In response to the discussed deficiencies in the prior art, a new absorbent article has been developed. In one embodiment, an absorbent article includes a garment having a longitudinal axis, a first waist region, a second waist region, and a crotch region intermediate and interconnecting the first and second waist regions. The first waist region is adapted to elongate in a direction substantially perpendicular to the longitudinal axis. The absorbent article also includes a pair of separate elastomeric trap members, each having opposite ends adapted to attach to the waist regions.

In this embodiment, the first waist region is adapted to elongate in the transverse direction of the absorbent article. During use, the strap members tend to function in conjunction with the first waist region to maintain the garment up and about the wearer without sagging. In particular, the strap members tend to pull upward and outward on the waist regions of the garment. The outward or transverse component of this force tends to elongate the first waist region substantially perpendicular to the longitudinal axis of the garment.

One beneficial result is that the elastomeric properties of the strap members cause the first waist region to elongate to a larger surface area. The amount of transverse elongation increases from a relatively small amount adjacent the crotch region to its maximum near the longitudinal end edge of the first waist region. Consequently, a greater portion of the wearer's lower abdomen or buttocks is thereby covered by the first waist region. The elongatable first waist region may be positioned toward either the front or the back of the wearer, or alternatively, both the first and the second waist regions may be adapted to elongate in the transverse direction of the absorbent article.

The first waist region suitably comprises an elongatable material. In one particular embodiment, for instance, the first waist region may comprise a material that is adapted to elongate up to a maximum elongation without tending to retract to its unstretched state. In other embodiments, however, the first waist region comprises an elastomeric material to facilitate proper positioning of the garment. The combination of the elastomeric strap members and the elastomeric first waist region working in series causes the absorbent portion of the garment to undergo less shifting during use. Also, the combination of the elastomeric strap members and-the elastomeric first waist region provides improved comfort by distributing the elastic forces about a greater portion of the circumference of the wearer.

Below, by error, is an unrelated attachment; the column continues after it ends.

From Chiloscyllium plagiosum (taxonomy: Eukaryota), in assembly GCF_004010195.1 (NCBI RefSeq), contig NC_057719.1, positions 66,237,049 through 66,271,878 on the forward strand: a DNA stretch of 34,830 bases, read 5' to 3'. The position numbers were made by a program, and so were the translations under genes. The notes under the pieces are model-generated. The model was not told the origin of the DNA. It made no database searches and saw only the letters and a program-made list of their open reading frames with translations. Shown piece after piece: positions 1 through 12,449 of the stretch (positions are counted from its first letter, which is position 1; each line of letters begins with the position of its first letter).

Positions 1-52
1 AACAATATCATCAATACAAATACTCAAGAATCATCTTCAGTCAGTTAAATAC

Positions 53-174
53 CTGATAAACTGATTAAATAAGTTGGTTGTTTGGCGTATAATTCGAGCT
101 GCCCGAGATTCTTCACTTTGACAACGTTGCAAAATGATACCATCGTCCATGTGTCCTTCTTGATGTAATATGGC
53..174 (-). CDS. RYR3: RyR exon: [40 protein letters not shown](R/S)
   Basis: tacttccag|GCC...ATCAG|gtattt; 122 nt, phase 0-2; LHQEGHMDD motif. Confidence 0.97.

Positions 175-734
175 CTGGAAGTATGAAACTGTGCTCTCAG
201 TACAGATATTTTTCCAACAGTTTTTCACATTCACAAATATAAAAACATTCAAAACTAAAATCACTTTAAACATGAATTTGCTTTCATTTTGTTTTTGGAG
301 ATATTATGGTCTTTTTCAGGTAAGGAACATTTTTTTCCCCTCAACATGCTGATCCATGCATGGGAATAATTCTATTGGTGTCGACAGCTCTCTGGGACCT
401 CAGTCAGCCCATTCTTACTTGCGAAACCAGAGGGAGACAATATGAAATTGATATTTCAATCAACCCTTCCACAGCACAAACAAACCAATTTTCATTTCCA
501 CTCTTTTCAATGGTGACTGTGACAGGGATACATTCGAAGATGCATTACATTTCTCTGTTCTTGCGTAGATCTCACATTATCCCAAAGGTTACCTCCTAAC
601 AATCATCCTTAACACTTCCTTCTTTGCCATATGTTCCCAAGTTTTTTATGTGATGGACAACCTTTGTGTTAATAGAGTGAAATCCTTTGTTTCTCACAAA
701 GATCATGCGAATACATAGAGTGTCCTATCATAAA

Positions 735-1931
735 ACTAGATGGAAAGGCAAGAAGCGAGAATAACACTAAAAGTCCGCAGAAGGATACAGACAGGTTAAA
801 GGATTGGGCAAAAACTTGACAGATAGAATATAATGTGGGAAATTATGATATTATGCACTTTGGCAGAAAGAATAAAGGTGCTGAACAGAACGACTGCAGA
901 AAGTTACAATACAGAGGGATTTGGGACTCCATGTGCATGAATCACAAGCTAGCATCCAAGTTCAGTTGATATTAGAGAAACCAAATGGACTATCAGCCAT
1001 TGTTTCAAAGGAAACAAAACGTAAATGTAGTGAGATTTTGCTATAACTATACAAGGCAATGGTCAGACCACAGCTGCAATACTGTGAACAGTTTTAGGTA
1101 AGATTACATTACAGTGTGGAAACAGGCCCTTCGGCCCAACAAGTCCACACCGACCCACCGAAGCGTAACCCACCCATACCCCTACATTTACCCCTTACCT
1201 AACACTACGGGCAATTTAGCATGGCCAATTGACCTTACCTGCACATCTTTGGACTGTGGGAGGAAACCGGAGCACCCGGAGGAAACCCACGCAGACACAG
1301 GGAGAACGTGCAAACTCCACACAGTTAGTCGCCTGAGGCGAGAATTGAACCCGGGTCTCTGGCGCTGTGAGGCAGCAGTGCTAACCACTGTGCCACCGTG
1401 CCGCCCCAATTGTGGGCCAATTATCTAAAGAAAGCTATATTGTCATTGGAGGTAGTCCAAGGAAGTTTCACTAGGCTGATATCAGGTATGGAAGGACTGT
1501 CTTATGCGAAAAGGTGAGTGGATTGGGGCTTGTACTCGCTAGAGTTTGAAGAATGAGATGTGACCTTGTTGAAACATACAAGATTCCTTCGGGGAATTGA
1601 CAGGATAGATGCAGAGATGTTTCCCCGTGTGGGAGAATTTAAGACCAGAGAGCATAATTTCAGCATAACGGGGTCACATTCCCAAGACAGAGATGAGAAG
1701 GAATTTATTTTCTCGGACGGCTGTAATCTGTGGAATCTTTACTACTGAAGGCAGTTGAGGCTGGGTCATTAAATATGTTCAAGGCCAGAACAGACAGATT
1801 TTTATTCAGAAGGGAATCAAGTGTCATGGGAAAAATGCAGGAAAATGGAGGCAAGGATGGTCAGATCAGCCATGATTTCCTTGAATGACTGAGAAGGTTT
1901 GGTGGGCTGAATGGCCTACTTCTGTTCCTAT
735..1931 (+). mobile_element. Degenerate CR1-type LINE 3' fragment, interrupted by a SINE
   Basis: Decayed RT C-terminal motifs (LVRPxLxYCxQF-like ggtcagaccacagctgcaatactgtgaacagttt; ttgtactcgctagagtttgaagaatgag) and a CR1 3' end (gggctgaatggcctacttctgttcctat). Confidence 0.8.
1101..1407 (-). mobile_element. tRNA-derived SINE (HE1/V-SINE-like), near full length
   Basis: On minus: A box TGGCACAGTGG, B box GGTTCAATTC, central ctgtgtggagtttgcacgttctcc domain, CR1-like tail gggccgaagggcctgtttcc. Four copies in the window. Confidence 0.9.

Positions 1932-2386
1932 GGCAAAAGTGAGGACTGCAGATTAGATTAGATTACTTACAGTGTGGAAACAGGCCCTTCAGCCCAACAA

An absorbent article according to another embodiment includes a garment having a longitudinal axis, a first waist region, a second waist region, and a crotch region intermediate and interconnecting the first and second waist regions. The garment includes an expansion panel disposed in both the first and second waist regions and adapted to elongate in a direction substantially perpendicular to the longitudinal axis. An absorbent structure of the garment is disposed on the expansion panel in the crotch region. A pair of separate elastomeric strap members that each have opposite ends that are adapted to attach to the waist regions.

This embodiment allows for transverse extensibility in both waist regions through the use of a single expansion panel that extends substantially the full length of the absorbent article. To contain moisture in the storage assembly, the expansion panel may comprise a liquid impermeable material, or the absorbent article may comprise a separate liquid impermeable moisture barrier bonded to the expansion panel. The crotch region of the garment may, in one embodiment, be coated with a non-elastic polymer so this portion of the garment does not stretch. Alternatively, the absorbent article may comprise nonextensible zones between the crotch region and the waist regions to isolate the extension and/or elastic properties of each region.

Numerous features and advantages of the present invention will appear from the following description. In the description, reference is made to the accompanying drawings which illustrate the preferred embodiments of the invention. Such embodiments do not represent the full scope of the invention. Reference should therefore be made to the claims herein for interpreting the full scope of the invention.

BRIEF DESCRIPTION OF THE DRAWINGS

FIG. 1 representatively shows a front view of an absorbent article according to one embodiment of the present invention, in a typical use condition.

FIG. 2 representatively shows a plan view of a garment of the absorbent article shown in FIG. 1, taken from the bodyside of the absorbent article in a longitudinally stretched and laid flat condition and with portions broken away for purposes of illustration.

FIG. 3 representatively shows an enlarged section view taken generally from the plane of the line 33 in FIG. 2.